Employer cites poor quality of work, failure to record work hours
Balancing the responsibilities of being a parent and an employee is very difficult and challenging.
In the workplace, employees are expected to demonstrate dependability and commitment while also being productive and contributing to their team’s success.
Striking a balance between the two requires a conscious effort. Employees may need to adjust their working hours to accommodate childcare while also ensuring that their job performance is not negatively impacted.
In a recent case from the Alberta Labour Relations Board, a father argued he had to juggle between his responsibilities as a parent with showing up to work on time. On the other hand, the employer said that his “consistent” tardiness and other misconduct warranted his dismissal.
Background of the case
The employer operated three tire and auto centres in and around Red Deer City. The worker was an automotive technician from May 2021 until his termination in November of the same year.
He was dismissed for various grounds, but the employer highlighted the following:
“The worker was late multiple times a week consistently. His start time was 8:00 a.m., but he was frequently late for work by approximately 15 minutes on most days. The worker explained that his childcare responsibilities included dropping his child off at daycare at 8:00 a.m., saying that the centre did not open until 8:00 a.m.”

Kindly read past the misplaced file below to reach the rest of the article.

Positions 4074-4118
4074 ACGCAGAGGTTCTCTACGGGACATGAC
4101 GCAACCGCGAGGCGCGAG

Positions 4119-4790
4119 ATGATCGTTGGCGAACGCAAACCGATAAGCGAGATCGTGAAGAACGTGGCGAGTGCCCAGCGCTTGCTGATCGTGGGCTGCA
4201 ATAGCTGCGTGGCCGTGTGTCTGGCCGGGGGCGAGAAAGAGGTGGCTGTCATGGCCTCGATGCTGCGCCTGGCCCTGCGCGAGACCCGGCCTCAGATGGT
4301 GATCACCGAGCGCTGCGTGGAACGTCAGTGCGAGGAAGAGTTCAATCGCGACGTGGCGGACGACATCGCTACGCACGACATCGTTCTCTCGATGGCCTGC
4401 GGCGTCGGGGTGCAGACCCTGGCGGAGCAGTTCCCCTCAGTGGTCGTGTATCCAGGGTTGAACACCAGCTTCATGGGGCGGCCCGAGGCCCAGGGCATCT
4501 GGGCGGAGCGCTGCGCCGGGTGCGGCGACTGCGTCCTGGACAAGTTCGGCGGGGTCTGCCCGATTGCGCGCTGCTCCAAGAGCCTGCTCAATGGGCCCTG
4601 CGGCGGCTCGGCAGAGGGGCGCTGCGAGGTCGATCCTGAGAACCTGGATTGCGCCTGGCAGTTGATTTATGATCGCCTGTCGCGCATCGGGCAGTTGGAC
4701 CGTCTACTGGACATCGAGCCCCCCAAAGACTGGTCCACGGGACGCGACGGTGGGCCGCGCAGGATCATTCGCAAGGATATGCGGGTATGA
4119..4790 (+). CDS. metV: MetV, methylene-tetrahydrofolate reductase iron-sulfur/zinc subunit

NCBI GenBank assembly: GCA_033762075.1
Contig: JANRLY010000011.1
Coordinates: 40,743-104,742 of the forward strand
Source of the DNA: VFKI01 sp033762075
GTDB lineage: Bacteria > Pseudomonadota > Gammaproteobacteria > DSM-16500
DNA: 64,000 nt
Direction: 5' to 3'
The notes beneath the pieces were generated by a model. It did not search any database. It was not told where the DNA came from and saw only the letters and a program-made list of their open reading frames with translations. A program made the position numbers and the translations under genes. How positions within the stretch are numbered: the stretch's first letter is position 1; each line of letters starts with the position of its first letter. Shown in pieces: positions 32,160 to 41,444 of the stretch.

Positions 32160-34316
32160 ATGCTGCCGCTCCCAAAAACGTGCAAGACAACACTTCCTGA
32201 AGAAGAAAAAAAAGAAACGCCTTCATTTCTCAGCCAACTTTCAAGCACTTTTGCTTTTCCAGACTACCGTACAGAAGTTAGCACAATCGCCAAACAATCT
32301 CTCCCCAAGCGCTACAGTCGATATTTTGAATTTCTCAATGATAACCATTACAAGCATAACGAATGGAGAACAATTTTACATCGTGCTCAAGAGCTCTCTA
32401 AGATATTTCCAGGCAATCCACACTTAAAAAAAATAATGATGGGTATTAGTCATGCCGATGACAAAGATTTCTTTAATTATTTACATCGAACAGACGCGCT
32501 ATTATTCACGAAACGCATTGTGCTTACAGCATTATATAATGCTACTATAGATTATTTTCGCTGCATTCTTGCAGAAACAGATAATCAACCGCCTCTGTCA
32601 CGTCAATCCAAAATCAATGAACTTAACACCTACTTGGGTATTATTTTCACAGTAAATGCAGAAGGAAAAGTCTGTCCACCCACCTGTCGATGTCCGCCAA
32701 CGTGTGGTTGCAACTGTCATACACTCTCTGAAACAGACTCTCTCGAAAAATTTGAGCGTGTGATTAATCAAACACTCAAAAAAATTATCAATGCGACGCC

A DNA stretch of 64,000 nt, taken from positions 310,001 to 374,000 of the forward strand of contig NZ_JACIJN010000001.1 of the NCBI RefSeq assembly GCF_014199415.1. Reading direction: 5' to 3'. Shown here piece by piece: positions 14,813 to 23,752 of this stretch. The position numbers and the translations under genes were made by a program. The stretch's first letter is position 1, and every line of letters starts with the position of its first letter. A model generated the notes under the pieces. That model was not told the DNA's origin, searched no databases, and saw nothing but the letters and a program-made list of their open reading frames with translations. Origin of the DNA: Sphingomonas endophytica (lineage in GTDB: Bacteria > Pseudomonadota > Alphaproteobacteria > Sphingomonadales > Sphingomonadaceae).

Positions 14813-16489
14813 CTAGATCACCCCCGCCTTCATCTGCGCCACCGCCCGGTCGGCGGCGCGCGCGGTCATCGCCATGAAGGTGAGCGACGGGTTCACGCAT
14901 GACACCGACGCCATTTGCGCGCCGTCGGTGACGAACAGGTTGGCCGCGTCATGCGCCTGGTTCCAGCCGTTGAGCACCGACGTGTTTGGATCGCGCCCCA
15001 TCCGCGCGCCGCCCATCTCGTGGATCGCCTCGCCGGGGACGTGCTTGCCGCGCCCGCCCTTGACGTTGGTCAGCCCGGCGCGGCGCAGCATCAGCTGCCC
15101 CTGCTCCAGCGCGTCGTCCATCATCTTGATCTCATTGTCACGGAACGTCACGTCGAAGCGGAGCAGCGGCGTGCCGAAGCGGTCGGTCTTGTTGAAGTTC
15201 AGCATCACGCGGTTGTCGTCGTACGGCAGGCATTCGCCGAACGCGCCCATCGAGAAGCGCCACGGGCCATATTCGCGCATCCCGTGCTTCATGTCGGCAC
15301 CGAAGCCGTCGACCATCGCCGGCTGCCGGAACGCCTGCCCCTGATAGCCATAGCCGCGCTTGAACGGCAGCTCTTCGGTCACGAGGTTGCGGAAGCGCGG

According to records, the employer provided no written warnings advising him to adjust his arrival time or he would be subject to discipline.
“The worker left the premises in the middle of working on a job without permission. The worker said that while at work, he received a call from the daycare operator indicating his child needed a change of clothes. He said he advised his supervisor that he was leaving, the reason why, and that he would be back.”
The employer said that he was gone for approximately one hour, and his absence delayed work on a customer’s vehicle, and the latter became upset because of it.
Additionally, the employer said the worker had jobs returned with safety issues due to poor quality of work and refused to perform his duties, including keeping a record of hours worked and work orders.
The employer also said, “It operates a very lenient shop and tries to work with the employees” and it had “no written records for any of the worker’s discipline.”
Alberta’s Labour Relations Appeal Body said that the employer’s failure to warn the employee was a crucial oversight.
“The law seems to be clear that in such cases, an employer must warn, must specify the misconduct which is considered unacceptable, and must indicate to the employee in some clear way that the employee’s job is in jeopardy if the conduct is repeated,” the decision said.
It said that the employer’s grounds had merit, but the employer “did not issue any written disciplinary warnings to the worker.”
“As such, the employer has not provided sufficient evidence to warrant termination of the worker for just cause on the basis of a cumulative disciplinary record,” the decision said.